Richard speaks to “CTV News at 11:30” anchor Andria Case about movies on VOD and in theatres to watch this weekend including “Misbehaviour” starring Gugu Mbatha-Raw and Kiera Knightley, Ethan Hawke as the legendary inventor in “Tesla” and the activist doc “We Are Many.”
Serbian-American inventor Nikola Tesla (Ethan Hawke) was a man with an eye to the future. He’s best known for best known for his innovations in the transmission and application of electric power but his restless mind was always engaged, burning hot with new ideas.
If we are to believe “Tesla,” a fanciful postmodern biopic starring Ethan Hawke, now on VOD, he had the ability to project himself into the future, predicting what was to come, including x-rays and even the Tears for Fears hit “Everybody Wants to Rule the World.”
A knowing mix of fact and fiction, “Tesla” is narrated by Anne Morgan (Eve Hewson), daughter of financier and banker J.P. Morgan, who says after one flight of fancy, while scrolling through her MacBook Pro, “This is pretty surely not how it happened.” It’s a self-aware story, filled with authenticity but also anachronisms to paint a portrait of a man out of time.
Detailing the period in Tesla’s life from his early work with Thomas Edison (Kyle MacLachlan) at the Edison Machine Works on New York’s Lower East Side through to his encounters with the leading lights of the era, J.P. Morgan (Donnie Keshawarz), renowned French actress Sarah Bernhardt (Rebecca Dayan) and entrepreneur George Westinghouse (Jim Gaffigan). It’s a heady time that sees Tesla dream big and fail bigger, ultimately reduced to begging Morgan for money before dying penniless and alone at the age of 86 in Room 3327 of the Hotel New Yorker.
“Tesla” is not a tale for history buffs. Edison is seen with an iPhone and a gaggle of heiresses listen to electro-pop but these anachronisms aren’t for effect, like spotting the wristwatch on Matthew Broderick’s arm in the 1800s set “Glory” or the iPod Touch in “The Hurt Locker,” three years before the mobile devices were in stores, they’re meant to add to the poetry of the telling, as metaphors for the forward-thinking inventor. “Maybe the world is a dream,” says Anne Morgan, “that Tesla dreamed first.”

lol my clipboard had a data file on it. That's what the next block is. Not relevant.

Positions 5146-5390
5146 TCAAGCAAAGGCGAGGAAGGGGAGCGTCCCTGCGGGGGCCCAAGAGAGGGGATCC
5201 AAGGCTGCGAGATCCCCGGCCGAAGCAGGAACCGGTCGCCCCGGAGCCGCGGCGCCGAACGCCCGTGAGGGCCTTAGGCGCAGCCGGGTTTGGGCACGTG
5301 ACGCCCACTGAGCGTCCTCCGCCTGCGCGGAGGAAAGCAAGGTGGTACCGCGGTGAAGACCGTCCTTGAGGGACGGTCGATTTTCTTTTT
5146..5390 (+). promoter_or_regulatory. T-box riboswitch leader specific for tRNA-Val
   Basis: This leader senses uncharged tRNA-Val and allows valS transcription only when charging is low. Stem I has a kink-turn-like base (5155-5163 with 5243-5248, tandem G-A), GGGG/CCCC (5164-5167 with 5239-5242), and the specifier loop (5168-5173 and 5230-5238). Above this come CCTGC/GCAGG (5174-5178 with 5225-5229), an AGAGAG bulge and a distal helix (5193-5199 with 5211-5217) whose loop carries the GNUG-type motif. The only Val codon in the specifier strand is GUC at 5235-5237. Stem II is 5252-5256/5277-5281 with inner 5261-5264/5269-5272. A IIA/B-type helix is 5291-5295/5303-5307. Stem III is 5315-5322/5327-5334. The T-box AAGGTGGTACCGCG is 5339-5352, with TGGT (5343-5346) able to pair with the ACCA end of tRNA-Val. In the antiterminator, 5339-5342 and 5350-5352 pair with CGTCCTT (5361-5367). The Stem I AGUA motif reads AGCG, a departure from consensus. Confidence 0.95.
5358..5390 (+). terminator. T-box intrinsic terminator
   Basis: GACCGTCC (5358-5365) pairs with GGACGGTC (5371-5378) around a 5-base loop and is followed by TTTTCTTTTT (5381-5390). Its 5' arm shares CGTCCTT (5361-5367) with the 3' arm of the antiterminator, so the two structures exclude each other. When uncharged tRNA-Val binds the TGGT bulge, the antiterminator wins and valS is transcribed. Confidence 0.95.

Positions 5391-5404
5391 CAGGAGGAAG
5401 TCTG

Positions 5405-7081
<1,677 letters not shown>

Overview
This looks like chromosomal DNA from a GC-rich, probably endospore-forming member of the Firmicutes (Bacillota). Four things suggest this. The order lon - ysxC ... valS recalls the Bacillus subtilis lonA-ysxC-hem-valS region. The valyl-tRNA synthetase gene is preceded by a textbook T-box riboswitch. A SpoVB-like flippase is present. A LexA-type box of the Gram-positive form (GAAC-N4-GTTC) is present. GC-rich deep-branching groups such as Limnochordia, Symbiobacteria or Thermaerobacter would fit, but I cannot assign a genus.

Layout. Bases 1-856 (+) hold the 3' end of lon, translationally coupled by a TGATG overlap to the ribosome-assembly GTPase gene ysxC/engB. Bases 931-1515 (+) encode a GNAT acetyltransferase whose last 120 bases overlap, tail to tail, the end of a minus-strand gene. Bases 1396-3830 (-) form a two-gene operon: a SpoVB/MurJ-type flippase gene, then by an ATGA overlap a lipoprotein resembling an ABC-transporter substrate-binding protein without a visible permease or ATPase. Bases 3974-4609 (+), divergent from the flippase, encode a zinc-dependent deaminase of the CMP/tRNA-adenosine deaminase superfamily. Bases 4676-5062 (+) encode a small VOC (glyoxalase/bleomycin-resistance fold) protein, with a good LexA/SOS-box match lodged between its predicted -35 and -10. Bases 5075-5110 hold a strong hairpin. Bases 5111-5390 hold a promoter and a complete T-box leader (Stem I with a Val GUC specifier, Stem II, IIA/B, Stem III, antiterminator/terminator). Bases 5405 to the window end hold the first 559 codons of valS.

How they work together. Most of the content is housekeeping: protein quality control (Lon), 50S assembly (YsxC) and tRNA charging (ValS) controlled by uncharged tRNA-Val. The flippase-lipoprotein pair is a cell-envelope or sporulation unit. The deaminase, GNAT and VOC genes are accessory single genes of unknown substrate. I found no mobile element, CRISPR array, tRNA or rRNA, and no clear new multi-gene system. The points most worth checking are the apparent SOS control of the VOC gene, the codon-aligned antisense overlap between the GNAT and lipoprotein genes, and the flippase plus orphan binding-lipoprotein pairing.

Tesla, the man, aimed high, hoping his inventions would set people free to enjoy pursuits of the mind. “That motor will do the work of the world,” he says in the film. “It will set men free.” Similarly, the movie aims high, and while it takes chances—see the above mentioned “Everybody Wants to Rule the World” scene—it is as idiosyncratic as the man it portrays.
Richard sits in with CTV NewsChannel anchor Marcia MacMillan to have a look at the weekend’s big releases, “Jurassic World: Fallen Kingdom,” the family dramedy “Paper Year” and the doc noir “The Cleaners.”
A weekly feature from from ctvnews.ca! The Crouse Review is a quick, hot take on the weekend’s biggest movies! This week Richard looks at the return of marauding dinos in “Jurassic World: Fallen Kingdom,” the family dramedy “Paper Year” and the doc noir “The Cleaners.”
“Paper Year” is a coming-of-age story about two people who should have already come-of-age.
Out-of-work actor Dan Delaney (Avan Jogia) and aspiring writer Franny Winters (Eve Hewson) are impulsive twenty-somethings who married quickly, without any kind of life plan. Unemployed and carefree for much of their first year of wedded bliss, the dynamic of their relationship changes when he comes home one day with an announcement. “I forgot to tell you,” he says, “but I got a job. A real adult person, adult job” looking after the mansion and dogs of a b-movie star. As he stays home looking after the dogs, she takes a job as a junior writer on the game show “Goosed.” “We’re going to be rich,” he says. “Can I get a Nintendo?” Her career is on an upward swing while he stays in lounging by the pool, watching porn and playing videogames. Will they make it to their first anniversary as their careers go in two different directions? “What do you mean work?” he says. “It’s just you writing for your dumb job.”
“Paper Year” is a low-key examination of relationships, brought to life by strong performances by Hewson who, if she continues doing work this strong will soon lose the label of “Bono’s daughter, and Delaney. The pair has an easy way about them as they navigate the landmines of an unplanned life. Writer-director Rebecca Addelman provides realistic dialogue and relatively low-stakes situations that allow her actors to shine. Harassment at work, respect at home and straying feelings are all delicately addressed. It’s never terribly dramatic but neither is it stagey. Addelman and company are more interested in keeping it natural, allowing the characters drive the situations, not the other way round.